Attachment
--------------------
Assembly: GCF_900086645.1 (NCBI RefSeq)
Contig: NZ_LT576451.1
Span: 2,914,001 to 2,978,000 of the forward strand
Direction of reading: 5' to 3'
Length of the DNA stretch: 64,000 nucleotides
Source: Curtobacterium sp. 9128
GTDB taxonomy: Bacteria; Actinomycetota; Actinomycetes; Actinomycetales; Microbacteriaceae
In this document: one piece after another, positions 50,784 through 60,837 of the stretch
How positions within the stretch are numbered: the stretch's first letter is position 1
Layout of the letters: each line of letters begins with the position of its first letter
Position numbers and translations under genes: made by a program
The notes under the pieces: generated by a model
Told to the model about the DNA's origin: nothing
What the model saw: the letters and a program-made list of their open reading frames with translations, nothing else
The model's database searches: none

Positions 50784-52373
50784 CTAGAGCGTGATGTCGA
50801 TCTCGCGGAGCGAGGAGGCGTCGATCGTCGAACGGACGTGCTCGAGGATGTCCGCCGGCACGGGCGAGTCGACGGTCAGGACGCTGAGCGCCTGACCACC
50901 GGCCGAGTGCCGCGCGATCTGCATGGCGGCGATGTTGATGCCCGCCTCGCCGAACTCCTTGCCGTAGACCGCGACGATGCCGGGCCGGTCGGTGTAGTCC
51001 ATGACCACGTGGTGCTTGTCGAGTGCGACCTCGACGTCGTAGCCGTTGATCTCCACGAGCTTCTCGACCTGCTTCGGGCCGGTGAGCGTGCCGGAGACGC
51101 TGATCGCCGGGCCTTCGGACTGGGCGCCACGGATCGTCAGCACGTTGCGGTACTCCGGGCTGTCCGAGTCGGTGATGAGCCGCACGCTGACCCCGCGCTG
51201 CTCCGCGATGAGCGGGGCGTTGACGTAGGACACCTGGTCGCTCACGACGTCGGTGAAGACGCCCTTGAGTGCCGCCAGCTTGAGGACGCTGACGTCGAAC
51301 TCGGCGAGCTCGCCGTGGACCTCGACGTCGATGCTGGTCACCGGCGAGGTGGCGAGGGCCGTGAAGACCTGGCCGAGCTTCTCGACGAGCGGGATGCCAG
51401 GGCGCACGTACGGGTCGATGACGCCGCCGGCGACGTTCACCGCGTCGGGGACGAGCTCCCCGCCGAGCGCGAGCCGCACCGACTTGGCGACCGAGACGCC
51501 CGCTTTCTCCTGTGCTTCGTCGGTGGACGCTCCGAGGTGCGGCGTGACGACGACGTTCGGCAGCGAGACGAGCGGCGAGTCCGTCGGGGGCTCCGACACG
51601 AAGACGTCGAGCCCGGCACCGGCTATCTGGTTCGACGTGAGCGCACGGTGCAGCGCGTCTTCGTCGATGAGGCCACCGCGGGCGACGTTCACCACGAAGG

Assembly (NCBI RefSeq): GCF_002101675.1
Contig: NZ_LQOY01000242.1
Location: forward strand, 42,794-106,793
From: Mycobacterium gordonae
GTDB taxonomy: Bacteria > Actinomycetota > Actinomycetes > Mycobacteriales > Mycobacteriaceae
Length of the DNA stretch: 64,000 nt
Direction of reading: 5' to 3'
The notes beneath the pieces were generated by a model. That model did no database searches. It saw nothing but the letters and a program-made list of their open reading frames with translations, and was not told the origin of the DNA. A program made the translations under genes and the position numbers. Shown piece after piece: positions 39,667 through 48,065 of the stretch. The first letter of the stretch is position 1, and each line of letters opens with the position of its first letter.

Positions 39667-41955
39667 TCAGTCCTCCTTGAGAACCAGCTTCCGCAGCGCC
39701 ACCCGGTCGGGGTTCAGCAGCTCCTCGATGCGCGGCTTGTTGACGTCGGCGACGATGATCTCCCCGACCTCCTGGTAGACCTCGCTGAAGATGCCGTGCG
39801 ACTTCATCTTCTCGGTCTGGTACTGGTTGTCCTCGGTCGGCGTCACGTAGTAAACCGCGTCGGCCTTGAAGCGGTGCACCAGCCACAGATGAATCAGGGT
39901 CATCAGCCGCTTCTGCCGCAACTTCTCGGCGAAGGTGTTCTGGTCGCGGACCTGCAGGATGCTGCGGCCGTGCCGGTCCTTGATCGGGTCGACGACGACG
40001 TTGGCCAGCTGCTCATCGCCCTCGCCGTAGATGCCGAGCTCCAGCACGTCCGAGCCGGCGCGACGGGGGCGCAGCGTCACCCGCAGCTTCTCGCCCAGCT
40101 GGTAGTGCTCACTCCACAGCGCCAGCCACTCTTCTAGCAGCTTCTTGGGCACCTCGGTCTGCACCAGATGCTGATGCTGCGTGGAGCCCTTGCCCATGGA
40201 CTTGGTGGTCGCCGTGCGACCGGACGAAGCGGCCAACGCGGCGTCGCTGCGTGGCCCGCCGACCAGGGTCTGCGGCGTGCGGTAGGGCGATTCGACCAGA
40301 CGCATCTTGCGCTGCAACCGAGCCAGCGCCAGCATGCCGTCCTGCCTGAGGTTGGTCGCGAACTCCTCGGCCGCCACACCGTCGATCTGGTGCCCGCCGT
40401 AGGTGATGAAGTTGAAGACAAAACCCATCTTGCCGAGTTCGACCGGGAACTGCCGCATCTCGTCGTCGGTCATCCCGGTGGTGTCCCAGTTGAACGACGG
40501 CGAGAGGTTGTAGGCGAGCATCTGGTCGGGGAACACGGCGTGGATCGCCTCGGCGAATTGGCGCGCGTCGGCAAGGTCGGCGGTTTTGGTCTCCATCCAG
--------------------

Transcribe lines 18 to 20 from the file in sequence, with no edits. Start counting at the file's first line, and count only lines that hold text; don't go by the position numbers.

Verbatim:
50801 TCTCGCGGAGCGAGGAGGCGTCGATCGTCGAACGGACGTGCTCGAGGATGTCCGCCGGCACGGGCGAGTCGACGGTCAGGACGCTGAGCGCCTGACCACC
50901 GGCCGAGTGCCGCGCGATCTGCATGGCGGCGATGTTGATGCCCGCCTCGCCGAACTCCTTGCCGTAGACCGCGACGATGCCGGGCCGGTCGGTGTAGTCC
51001 ATGACCACGTGGTGCTTGTCGAGTGCGACCTCGACGTCGTAGCCGTTGATCTCCACGAGCTTCTCGACCTGCTTCGGGCCGGTGAGCGTGCCGGAGACGC